Back in June 15, 2019 issue of REVITALIZATION, we announced the launch of New York state’s Lake Ontario Resiliency and Economic Development Initiative (REDI).
Now, on October 23, 2019, the money has started flowing, as Governor Andrew M. Cuomo announced $43 million for Monroe County $41 million for Wayne County to fund 43 resilience projects there, plus another $49 million to advance 20 projects in Niagara and Orleans counties.
Environmental Facilities Corporation Acting President, CEO and General Counsel Maureen Coleman said, “Governor Cuomo has made New York a leader in critical water infrastructure investments. Green infrastructure provides many benefits to communities in addition to alleviating flooding: filtering pollutants, recharging aquifers, rivers and streams, restoring habitat, cooling the surrounding environment, reducing air pollution, and decreasing energy usage. Governor Cuomo’s announcement today is a crucial step to making communities across the Empire State resilient in the face of climate change, and helping them prepare for a sustainable future.”
Identified by the communities and evaluated by state agency experts, the projects address both immediate and long-term resiliency needs, enhance economic development, protect critical infrastructure, incorporate green, natural, or nature-based features, and will help sustainably rebuild and enhance communities along the Lake Ontario and the St. Lawrence River shorelines. Additional projects in the REDI regions will be announced shortly.
“To respond to the challenges faced by New Yorkers on the Lake Ontario and St. Lawrence River shorelines, I called on 11 state agencies to mobilize their expertise and support local communities and help to implement actions that will create long-term sustainability,” Governor Cuomo said. “These critical projects will realize the State’s vision to sustainably protect and enhance the region’s infrastructure, habitats, and local economies. Working together, New York State agency experts and local stakeholders zeroed in on 63 projects in these counties to serve as the crucial next step to helping these shoreline communities become whole again, as well as more resilient and economically vibrant.”
Five REDI regions, comprising eight counties (Niagara and Orleans, Monroe, Wayne, Cayuga and Oswego, and Jefferson and St. Lawrence) were established to identify local priorities, at-risk infrastructure and other assets, and public safety concerns. The REDI Commission allocated $300 million to the effort: $20 million for homeowner assistance, $30 million to improve the resiliency of businesses, and $15 million toward a regional dredging effort that will benefit each of the eight counties. The remaining balance, $235 million, has been allocated towards local and regional projects that advance and exemplify the REDI mission.
“Communities along Lake Ontario and the St. Lawrence River have faced tremendous challenges in recent years. That’s why we have taken aggressive action to help local governments, businesses, and homeowners with state support to improve resiliency and address the impact of flooding,” said Lieutenant Governor Kathy Hochul. “This targeted funding for projects in Monroe and Wayne counties will address infrastructure needs to ensure sustainability long-term. These critical efforts will help to combat devastation from extreme weather events, strengthen our economy, and enhance quality of life for residents.”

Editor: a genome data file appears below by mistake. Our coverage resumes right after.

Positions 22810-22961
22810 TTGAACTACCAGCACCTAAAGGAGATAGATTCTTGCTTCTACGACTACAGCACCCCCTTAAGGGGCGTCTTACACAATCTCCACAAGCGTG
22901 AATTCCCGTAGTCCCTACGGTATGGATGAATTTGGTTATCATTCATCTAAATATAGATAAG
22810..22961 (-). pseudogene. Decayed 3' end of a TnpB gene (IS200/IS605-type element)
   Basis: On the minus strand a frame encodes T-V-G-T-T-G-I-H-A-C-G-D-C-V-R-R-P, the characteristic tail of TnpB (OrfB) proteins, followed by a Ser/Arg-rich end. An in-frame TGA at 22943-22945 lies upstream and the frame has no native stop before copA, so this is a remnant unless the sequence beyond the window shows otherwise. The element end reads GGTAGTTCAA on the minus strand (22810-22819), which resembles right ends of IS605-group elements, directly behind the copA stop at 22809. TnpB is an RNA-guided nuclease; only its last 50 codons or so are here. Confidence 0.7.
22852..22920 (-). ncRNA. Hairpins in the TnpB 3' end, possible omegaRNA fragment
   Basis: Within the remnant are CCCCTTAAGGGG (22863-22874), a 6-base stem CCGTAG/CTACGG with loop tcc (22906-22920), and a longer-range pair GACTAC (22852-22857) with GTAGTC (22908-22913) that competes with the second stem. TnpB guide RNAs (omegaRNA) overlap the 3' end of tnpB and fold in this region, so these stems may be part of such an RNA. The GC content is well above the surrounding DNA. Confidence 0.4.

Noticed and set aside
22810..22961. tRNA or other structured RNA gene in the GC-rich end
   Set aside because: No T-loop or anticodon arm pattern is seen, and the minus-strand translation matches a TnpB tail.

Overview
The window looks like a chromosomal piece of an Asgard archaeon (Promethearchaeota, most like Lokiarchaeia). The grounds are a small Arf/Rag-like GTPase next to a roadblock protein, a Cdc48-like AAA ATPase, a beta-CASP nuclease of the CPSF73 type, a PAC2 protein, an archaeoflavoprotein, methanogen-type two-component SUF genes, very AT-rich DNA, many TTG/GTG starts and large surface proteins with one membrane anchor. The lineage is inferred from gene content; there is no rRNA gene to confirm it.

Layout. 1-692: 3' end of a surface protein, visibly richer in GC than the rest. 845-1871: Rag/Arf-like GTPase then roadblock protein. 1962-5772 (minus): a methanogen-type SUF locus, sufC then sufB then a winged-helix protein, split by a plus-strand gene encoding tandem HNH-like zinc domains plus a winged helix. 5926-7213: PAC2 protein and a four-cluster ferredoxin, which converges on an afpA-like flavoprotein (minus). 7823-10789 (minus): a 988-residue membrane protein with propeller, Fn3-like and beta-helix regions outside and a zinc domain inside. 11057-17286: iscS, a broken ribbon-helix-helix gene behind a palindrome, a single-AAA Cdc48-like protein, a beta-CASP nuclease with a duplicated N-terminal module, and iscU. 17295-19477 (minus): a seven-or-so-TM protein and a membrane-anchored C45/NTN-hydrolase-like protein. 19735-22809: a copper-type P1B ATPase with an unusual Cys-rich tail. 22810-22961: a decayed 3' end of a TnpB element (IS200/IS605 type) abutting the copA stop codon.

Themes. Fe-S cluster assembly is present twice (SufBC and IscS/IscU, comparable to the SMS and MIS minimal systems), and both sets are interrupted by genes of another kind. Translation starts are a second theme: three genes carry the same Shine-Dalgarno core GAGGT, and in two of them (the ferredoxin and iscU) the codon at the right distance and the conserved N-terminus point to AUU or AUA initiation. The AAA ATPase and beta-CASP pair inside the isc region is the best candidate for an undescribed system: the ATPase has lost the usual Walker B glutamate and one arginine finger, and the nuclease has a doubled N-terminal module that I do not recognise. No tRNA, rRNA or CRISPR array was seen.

To identify projects, over the course of three months, REDI organized 25 stakeholder and community meetings and workshops with hundreds of local residents, convened more than 15 planning committee meetings, and directed New York State agency and engineering experts to expend thousands of hours to evaluate more than 500 projects proposed by communities. The projects comprise a range of at-risk assets, including shoreline stabilization, public health and safety, critical water and wastewater infrastructure, marinas and harbors, and land loss/value, among other priorities, with an emphasis on natural or nature-based features and green infrastructure.
HCR Commissioner RuthAnne Visnauskas said, “As communities along Lake Ontario’s shoreline continue to recover from the effects of devastating floods, it’s vital that we make the types of investments that will bolster infrastructure for the long-term. By improving resiliency across flood prone regions, we can ensure recovery efforts for homeowners and businesses will be sustainable.”
For each project, multi-jurisdictional permit reviews, and any associated environmental reviews, will be needed prior to any final determination to proceed. In order to build resilience, reduce the risk of future property damage, and minimize habitat impacts, the Department of Environmental Conservation (DEC) has compiled general guidelines for coastal design and development projects. These guidelines include technical data, regulatory guidance, best practices, and available resources for development along the dynamic shorelines of the Great Lakes and St. Lawrence River. This comprehensive technical and permitting information to help expedite the permitting process is available on the REDI guidance webpage.
Empire State Development Acting Commissioner, President and CEO-Designate and REDI Commission Co-Chair Eric Gertler said, “Rebuilding with greater resilience is more important than ever given the new environmental reality of increasing water levels along Lake Ontario and the St. Lawrence River. The REDI Commission is working hard to ensure that communities not only recover more quickly from destructive weather events, but are stronger and better prepared for the future, unfortunate effects of climate change.”